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“The course selection in Milton is great and the location is convenient. And if I ever need to take a class on a Saturday, I can do it at Curry’s Plymouth campus near my home.”
Melissa Shaw '05
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- Michael Rice CE '13 - ACCEL
Michael Rice CE '13 - ACCEL
By the time Michael Rice '13 became a nurse he was already well accustomed to helping and caring for people.
Before enrolling in Curry College's ACCEL Nursing Program, Rice had already spent more than a decade as a paramedic and firefighter.
"It's quite common nowadays for paramedics, both men and women, to get into nursing - it's a natural progression. As a paramedic we're trained in a lot of the same things as nurses, such as how to start IV's and administer medicine. Personally, for me I thought it was about time to further my career."
The decision paid off for Rice, and he is now employed at an eight-bed urgent care center in Weymouth, Mass. called Health Express.
"Urgent care is basically the middle man between going to your primary care physician and going to the hospital," Rice says. "My role there is to get people triaged when they come in, take their vital signs, take their health history, and prepare them to see the doctor. I'll also assist the doctor with tasks such as treating lacerations, or conducting x-rays."
Rice also enjoys the change of pace from working in an ambulance as a paramedic. In those cases, he may see a patient for just a few minutes, while at an urgent care center he has the chance to build deeper connections.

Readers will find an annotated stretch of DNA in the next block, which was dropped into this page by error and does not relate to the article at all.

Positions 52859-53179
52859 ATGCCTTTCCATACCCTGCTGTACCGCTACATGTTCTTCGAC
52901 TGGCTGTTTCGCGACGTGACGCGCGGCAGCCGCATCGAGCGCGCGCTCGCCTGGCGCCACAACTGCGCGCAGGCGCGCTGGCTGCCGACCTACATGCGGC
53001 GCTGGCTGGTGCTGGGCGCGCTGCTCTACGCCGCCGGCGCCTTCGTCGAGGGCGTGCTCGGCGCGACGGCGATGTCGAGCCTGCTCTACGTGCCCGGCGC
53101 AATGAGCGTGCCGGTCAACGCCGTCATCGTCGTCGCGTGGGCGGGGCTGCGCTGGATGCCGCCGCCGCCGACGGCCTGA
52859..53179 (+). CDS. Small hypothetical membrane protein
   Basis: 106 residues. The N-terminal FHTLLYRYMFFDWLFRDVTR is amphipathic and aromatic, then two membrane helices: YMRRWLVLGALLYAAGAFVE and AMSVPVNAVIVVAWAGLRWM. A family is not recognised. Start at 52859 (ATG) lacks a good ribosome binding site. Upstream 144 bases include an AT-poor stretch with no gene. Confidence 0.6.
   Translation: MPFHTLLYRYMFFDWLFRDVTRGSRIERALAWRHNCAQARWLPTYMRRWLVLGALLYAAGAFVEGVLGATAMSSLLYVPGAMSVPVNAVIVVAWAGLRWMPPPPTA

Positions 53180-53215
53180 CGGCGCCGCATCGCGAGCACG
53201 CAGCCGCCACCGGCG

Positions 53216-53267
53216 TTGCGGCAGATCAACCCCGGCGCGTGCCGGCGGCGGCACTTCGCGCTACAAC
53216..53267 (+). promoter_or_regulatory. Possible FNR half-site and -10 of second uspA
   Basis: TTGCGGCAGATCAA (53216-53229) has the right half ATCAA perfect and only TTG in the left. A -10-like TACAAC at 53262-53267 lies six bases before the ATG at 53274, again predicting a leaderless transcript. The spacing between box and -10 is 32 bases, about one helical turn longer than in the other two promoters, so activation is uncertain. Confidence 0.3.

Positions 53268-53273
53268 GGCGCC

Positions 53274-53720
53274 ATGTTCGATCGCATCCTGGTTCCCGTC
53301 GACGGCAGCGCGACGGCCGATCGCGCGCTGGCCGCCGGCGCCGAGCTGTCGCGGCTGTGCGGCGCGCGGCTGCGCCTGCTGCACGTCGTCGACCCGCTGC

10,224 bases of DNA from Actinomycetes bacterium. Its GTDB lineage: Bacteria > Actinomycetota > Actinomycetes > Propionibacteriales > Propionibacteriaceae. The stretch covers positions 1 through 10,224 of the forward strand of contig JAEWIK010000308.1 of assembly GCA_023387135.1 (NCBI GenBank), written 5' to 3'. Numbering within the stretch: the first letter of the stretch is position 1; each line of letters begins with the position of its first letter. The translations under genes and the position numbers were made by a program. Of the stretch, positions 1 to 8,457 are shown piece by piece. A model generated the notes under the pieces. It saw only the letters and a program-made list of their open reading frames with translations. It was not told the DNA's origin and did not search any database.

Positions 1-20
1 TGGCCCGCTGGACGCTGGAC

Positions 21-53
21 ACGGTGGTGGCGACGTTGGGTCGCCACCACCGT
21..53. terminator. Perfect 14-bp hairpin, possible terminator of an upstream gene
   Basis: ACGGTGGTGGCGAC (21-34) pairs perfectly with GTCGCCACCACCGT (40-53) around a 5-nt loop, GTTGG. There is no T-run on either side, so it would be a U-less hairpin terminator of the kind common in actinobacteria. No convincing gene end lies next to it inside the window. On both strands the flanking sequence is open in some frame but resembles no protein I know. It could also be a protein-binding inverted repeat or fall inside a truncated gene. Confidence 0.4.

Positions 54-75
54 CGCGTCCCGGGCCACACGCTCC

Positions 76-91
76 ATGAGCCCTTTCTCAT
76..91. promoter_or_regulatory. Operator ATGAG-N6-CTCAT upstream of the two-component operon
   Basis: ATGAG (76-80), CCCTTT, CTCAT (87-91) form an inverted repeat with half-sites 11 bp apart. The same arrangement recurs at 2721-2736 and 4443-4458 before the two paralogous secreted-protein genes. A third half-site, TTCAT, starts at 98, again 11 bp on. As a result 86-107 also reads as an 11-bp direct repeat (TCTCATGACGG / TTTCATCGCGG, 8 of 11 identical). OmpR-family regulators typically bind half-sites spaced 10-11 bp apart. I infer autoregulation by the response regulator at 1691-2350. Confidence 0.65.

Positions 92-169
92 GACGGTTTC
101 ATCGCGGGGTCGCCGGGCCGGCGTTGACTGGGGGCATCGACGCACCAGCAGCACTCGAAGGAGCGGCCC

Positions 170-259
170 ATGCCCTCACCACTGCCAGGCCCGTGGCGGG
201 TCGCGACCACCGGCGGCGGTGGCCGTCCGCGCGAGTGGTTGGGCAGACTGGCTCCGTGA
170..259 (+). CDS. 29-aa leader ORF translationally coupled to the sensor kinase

"We do get a lot of repeat customers; people that come in, they like the care that they got so they end up coming back. There are quite a few patients at the urgent care center who I'm on a first name basis with and I know everything about them. It's been nice to have that opportunity to get to know people and see the progression of how their lives are going."
While the transition from paramedic and firefighter to nurse was a natural one for Rice, it was also a bit of a culture shift.
"Firefighting is basically a male-dominated field. There are females that do it, but they're in the minority. And then for me to get into nursing which is still such a female-dominated field it was like I was playing both ends of the spectrum; it was interesting and eye opening. But I do think there are many good opportunities in nursing for men in the future."
Though Rice cites Curry professors Don Anderson and Susan LaRocco as being huge advocates of men in the nursing profession, it didn't factor in his decision to enroll in the ACCEL program.
"It definitely made me feel more comfortable," he says. "There were 6 of us guys out of a class of 35. It was kind of what I expected, but not being the only one made it easier."
Clinical instructors associated with Curry from Boston area hospitals also made a big impression on him, as did the overall format of the program.
"The accelerated program is set up for people who want to advance their career but still need to work or do other things at the same time...Curry's really got it down pat."
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